Not just testing, even nuclear weapons need to be banned

27 August 2018 12:01 am - 0     - {{hitsCtrl.values.hits}}


Wednesday, August 29 is the United Nations International Day Against Nuclear Testing and Sri Lanka, with two of our neighbouring countries, being nuclear powers, needs to give much attention to the dangers or even catastrophe from nuclear tests or the use of nuclear weapons.

In a statement to mark the event, the UN says since nuclear weapons testing began on July 16, 1945, nearly 2,000 have taken place. In the early days of nuclear testing little consideration was given to its devastating effects on human life, let alone the dangers of nuclear fallout from atmospheric tests. Hindsight and history have shown us the terrifying and tragic effects of nuclear weapons testing, especially when controlled conditions go awry, and in the light of the far more powerful and destructive nuclear weapons that exist today.

The international instrument to put an end to all forms of nuclear testing is the 1996 Comprehensive Nuclear-Test-Ban Treaty, which, unfortunately, has yet to enter into force. On December 2, 2009, the 64th session of the UN General Assembly declared August 29, the International Day Against Nuclear Tests by unanimously adopting the resolution. It calls for increasing awareness and education about the effects of nuclear weapon test explosions or any other nuclear explosions and the need for their cessation as one of the means of achieving the goal of a nuclear-weapon-free world.

The resolution was initiated by the Republic of Kazakhstan, together with a large number of sponsors and cosponsors with a view to commemorating the closure of the Semipalatinsk Nuclear Test Site on August 29, 1991. The Day is meant to galvanize the UN Member States, intergovernmental and non-governmental organizations, academic institutions, youth networks and the media to inform, educate and advocate the necessity of banning nuclear weapon tests as a valuable step towards achieving a safer world.

2010 marked the inaugural commemoration of the International Day Against Nuclear Tests. Each year, since then, the day has been observed by coordinating various activities throughout the world, such as symposia, conferences, exhibits, competitions, publications, lectures in academic institutions, media broadcasts and other initiatives.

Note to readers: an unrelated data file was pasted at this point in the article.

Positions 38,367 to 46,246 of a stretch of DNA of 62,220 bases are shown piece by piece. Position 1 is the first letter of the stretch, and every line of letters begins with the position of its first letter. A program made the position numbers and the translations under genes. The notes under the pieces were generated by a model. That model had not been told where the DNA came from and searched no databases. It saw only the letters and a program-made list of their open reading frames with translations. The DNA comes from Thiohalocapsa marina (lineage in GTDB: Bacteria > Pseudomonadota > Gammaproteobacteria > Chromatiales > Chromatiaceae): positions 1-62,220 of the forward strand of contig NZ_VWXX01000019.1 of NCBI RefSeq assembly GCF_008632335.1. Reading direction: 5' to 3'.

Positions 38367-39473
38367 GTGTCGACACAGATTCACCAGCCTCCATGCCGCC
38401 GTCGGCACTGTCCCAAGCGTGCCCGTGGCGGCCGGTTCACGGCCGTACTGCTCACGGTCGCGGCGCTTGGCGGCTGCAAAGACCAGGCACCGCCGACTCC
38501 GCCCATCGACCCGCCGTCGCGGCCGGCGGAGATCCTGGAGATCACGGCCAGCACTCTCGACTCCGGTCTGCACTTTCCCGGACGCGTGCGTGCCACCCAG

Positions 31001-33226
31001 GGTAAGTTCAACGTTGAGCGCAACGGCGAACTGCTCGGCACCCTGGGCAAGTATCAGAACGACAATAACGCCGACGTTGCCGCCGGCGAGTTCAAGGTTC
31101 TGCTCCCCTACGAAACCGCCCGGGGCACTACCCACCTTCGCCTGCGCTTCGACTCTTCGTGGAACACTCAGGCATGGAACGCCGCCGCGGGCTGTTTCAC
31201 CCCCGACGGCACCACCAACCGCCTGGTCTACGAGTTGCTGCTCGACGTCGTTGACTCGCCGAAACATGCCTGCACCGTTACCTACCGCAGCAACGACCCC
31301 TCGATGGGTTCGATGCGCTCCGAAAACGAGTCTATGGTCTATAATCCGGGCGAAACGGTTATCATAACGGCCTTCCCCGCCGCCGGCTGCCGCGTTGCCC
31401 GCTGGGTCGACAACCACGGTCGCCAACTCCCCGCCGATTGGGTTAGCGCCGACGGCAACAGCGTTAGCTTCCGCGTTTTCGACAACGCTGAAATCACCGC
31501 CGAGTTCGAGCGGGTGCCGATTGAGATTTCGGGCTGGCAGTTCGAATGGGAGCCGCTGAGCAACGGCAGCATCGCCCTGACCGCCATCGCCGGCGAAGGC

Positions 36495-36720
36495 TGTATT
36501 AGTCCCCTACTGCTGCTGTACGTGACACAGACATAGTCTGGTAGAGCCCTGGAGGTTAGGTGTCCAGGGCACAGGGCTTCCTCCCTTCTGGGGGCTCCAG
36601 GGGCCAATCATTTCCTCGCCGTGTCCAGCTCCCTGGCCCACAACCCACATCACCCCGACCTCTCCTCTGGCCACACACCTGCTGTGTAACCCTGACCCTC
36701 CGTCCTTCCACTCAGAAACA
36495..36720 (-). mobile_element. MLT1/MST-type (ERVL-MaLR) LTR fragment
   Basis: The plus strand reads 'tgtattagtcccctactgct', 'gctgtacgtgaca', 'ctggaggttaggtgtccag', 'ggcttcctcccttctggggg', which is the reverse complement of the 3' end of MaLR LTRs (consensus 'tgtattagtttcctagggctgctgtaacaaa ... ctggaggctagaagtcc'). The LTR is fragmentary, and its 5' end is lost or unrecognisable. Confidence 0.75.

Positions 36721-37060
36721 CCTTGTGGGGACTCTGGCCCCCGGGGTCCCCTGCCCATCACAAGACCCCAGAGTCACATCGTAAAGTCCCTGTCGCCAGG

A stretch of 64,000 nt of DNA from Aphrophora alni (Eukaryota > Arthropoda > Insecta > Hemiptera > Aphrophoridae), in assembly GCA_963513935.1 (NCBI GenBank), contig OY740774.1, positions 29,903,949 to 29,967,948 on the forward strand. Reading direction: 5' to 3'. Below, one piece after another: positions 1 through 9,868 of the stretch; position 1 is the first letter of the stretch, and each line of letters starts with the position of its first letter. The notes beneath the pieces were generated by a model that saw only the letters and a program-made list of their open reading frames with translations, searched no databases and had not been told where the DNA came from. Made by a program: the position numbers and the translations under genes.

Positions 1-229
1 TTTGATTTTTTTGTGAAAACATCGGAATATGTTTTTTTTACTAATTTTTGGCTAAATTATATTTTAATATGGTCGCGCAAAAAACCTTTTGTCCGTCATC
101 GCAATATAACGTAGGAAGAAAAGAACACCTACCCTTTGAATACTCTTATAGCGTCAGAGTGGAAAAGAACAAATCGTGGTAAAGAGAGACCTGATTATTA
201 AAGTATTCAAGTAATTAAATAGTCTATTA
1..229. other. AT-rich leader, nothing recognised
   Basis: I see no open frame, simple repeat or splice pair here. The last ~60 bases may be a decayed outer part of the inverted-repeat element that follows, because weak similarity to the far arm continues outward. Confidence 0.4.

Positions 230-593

Since the International Day Against Nuclear Tests was first declared, there have been a number of significant developments, discussions and initiatives relevant to its goals and objectives as well as conferences convened to elaborate and advance these developments. On February 5 this year, the United States and Russia met the central limits on the Treaty on Measures for the Further Reduction and Limitation of Strategic Offensive Arms.

But the major problem today relates to North Korea. During the past two years, the North Korean regime has reportedly conducted several nuclear tests and even claims it now has the ability to hit areas in the US. The enraged US President Donald Trump -notorious for his lies, inconsistency and dangerous unpredictability- slammed the North Korean dictator Kim Jong-un as the “little rocket man.” Mr Trump threatened that if North Korea did not stop its nuclear tests the US might consider military retaliation. Then there was a complete turnaround. The two leaders had friendly telephone calls and an historic summit was held in Singapore recently.

The US Secretary of State Michael R. Pompeo visited North Korea several times after that and was due to go there again this week. But amid reports that North Korea was not taking effective steps towards denuclearization, President Trump told the Secretary of State to postpone or cancel the visit.
With Mr Trump in deep legal trouble after several of his close advisors turned against him and have agreed to give evidence to federal prosecutors probing his alleged misdeeds including collusion with Russia, there is concern as to what Mr Trump may do now and how North Korea will retaliate.

In the long term, Pope Francis has called on world religious leaders to come together in a mission, not just to stop or curb testing of nuclear weapons, but ban the possession of such deadly weapons, which could destroy the world within minutes. If the world’s religions come together along with peace activists, they may be able to make some progress for the world to become a safer place to live in.

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